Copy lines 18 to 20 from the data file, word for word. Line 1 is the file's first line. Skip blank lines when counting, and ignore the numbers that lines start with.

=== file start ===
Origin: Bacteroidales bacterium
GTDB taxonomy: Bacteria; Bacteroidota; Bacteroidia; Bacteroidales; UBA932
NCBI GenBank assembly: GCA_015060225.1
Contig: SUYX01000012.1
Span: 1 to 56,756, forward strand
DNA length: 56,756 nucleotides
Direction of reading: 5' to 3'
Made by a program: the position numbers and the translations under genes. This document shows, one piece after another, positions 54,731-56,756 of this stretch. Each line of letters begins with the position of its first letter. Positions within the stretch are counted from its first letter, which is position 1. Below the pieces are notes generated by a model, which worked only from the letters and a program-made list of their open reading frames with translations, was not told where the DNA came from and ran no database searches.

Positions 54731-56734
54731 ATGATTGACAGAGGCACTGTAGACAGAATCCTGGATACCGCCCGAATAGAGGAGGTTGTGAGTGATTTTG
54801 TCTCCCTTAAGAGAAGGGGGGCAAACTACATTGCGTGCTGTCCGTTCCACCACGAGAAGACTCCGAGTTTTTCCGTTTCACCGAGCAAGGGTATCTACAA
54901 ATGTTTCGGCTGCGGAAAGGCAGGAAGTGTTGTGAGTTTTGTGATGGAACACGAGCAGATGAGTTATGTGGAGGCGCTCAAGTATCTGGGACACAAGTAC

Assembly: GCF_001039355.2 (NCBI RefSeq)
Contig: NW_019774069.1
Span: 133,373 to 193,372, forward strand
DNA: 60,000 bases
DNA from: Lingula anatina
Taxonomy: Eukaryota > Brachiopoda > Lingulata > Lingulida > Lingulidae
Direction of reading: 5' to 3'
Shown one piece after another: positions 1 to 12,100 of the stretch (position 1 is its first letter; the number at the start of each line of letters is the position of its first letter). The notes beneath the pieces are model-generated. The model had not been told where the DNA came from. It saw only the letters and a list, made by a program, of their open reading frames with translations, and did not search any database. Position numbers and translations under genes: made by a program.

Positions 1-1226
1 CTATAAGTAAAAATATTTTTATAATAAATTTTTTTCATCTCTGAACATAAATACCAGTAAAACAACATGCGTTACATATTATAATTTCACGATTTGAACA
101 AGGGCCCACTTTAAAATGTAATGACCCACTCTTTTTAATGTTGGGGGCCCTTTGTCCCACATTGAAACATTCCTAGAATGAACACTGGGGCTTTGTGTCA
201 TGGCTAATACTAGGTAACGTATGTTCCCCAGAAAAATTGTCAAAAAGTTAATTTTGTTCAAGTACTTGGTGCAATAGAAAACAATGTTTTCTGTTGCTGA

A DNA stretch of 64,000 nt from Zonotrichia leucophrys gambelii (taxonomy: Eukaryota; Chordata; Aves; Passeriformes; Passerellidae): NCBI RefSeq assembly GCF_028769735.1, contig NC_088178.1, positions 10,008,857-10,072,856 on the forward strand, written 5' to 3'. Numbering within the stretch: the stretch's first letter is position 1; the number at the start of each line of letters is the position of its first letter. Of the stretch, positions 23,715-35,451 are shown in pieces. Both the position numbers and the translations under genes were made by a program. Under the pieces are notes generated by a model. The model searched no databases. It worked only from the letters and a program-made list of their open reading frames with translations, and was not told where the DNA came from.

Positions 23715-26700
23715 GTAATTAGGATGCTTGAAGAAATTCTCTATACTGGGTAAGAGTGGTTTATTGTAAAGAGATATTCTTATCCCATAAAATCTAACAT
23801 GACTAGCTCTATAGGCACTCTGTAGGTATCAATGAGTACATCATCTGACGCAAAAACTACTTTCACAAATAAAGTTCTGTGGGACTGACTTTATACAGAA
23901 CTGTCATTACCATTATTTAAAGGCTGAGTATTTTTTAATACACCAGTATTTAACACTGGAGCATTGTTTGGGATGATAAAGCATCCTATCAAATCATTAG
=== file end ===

Taxonomy: Eukaryota > Brachiopoda > Lingulata > Lingulida > Lingulidae
Direction of reading: 5' to 3'
Shown one piece after another: positions 1 to 12,100 of the stretch (position 1 is its first letter; the number at the start of each line of letters is the position of its first letter). The notes beneath the pieces are model-generated. The model had not been told where the DNA came from. It saw only the letters and a list, made by a program, of their open reading frames with translations, and did not search any database. Position numbers and translations under genes: made by a program.